Thursday was the challenge course. There were five or six {I forget} low challenges and each ward was asked to send one or two leaders to be trained on those so they could help the girls when it was their challenge course day. It had a really fun time helping the girls and the challenge course is one of their favorite activities for the week. The high challenge, of course, is the highlight of the day. LadyBug and I were in separate groups; my group did the high challenge first and then moved on to the low challenge where I was trained. From there they moved on to the other courses and I stayed put. I got to see and help LadyBug and my other girls when they came through my challenge, but didn't get to see any of them on the high course. I was told that LadyBug met the challenge with determination.

You start by climbing a rope ladder. Then you have to move from the rope ladder to a suspension "bridge." At the end of the bridge, you get to go on a zip line. My goal for the week was to enjoy the experience as much as possible, so I didn't think about it, but just put the harness on and climbed the ladder one step at a time. I'm so glad I did.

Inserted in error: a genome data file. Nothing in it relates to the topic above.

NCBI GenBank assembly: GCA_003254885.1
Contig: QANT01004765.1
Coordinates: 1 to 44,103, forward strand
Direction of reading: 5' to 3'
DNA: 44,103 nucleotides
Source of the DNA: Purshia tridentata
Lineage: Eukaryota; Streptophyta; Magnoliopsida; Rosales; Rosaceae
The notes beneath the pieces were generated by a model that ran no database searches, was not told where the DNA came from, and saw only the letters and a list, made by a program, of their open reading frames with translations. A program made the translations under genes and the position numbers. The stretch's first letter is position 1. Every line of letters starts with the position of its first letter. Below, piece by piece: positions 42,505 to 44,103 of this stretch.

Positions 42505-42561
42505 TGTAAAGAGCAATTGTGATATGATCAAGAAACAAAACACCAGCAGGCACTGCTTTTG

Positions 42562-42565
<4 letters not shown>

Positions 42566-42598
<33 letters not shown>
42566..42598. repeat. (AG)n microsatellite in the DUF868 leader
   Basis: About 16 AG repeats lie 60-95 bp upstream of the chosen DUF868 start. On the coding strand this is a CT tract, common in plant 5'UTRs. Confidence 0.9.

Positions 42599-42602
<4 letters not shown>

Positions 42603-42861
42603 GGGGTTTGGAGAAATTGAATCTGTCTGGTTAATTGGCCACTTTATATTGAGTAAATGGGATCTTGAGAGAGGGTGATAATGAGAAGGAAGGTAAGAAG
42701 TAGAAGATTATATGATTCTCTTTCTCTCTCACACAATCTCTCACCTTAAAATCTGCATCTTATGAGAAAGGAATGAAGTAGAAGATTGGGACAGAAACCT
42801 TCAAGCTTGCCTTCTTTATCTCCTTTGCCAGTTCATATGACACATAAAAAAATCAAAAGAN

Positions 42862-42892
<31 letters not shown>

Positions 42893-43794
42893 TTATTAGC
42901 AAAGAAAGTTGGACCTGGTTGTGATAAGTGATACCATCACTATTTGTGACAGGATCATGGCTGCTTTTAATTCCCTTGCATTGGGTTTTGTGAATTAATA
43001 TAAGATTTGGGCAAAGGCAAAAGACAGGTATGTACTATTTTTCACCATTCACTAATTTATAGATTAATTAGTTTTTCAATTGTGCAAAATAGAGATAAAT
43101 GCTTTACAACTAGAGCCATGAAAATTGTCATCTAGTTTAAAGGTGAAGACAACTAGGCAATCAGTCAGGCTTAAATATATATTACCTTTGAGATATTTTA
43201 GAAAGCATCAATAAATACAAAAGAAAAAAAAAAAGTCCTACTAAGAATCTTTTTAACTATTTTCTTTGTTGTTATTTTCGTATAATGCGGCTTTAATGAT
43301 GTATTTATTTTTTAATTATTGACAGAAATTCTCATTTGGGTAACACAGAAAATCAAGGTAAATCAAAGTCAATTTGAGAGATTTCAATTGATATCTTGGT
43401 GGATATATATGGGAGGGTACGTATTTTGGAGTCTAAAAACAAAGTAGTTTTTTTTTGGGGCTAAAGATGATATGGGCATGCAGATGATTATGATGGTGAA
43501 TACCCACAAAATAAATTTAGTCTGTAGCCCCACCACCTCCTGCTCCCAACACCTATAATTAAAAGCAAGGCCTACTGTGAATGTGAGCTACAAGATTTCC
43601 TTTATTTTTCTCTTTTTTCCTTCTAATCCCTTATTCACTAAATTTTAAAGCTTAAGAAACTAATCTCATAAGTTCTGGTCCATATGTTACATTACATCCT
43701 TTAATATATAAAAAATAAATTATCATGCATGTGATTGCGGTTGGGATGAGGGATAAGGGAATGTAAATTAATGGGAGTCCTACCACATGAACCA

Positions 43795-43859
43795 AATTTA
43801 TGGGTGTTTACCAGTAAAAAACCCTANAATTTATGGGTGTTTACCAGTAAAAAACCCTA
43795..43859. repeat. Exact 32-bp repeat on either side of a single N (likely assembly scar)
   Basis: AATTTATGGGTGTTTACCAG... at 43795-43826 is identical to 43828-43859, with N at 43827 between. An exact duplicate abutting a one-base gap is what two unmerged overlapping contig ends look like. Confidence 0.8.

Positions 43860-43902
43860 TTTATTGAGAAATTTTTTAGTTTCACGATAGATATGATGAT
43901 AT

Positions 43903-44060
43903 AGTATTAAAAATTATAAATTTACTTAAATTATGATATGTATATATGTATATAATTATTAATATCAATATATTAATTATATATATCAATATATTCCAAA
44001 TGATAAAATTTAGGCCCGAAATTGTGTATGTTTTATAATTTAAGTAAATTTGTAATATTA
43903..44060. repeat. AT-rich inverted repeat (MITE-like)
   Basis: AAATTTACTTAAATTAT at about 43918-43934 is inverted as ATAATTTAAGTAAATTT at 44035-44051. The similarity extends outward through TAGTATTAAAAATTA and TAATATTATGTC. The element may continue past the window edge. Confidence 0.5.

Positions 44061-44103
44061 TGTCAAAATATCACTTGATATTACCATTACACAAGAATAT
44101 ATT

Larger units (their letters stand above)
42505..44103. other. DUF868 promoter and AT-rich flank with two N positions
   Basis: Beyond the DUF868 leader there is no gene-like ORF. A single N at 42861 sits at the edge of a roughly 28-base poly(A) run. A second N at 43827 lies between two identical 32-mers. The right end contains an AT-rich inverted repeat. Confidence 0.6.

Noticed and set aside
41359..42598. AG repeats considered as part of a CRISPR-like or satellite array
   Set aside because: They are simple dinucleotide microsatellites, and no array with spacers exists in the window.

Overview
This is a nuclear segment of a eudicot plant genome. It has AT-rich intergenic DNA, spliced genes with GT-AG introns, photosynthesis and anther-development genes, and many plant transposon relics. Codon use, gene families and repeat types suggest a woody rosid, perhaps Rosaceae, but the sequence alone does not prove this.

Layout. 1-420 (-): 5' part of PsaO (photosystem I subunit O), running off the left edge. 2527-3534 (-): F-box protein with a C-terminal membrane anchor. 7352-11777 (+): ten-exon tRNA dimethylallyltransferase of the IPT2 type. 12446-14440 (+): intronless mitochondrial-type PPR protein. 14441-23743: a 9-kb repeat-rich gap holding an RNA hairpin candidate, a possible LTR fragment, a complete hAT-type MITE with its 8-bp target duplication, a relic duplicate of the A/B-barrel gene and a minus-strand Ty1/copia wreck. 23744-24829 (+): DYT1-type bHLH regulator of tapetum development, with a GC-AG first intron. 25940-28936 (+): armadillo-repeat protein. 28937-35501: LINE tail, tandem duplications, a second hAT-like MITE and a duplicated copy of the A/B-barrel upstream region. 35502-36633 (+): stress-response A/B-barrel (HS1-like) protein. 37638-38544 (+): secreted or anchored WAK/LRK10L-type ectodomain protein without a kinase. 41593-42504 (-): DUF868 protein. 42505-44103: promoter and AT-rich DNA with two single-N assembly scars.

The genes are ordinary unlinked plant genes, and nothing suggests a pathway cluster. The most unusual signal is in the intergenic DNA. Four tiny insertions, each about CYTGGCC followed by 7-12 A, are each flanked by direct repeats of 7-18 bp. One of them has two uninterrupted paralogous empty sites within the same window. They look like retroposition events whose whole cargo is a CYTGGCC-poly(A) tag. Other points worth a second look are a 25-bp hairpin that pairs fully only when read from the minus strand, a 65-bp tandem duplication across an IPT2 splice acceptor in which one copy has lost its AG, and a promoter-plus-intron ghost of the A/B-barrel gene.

Friday, June 6
When I was asked to work with the Young Women in my ward January, I knew that I would get to do a lot of fun things. And there would be some hard things, too. Girl's Camp was hard and wonderful. When you throw 23 girls together into two cabins and they spend all week hiking and canoeing and staying up late giggling, there is bound to be some drama. But I have to say, the drama among these girls was minimal.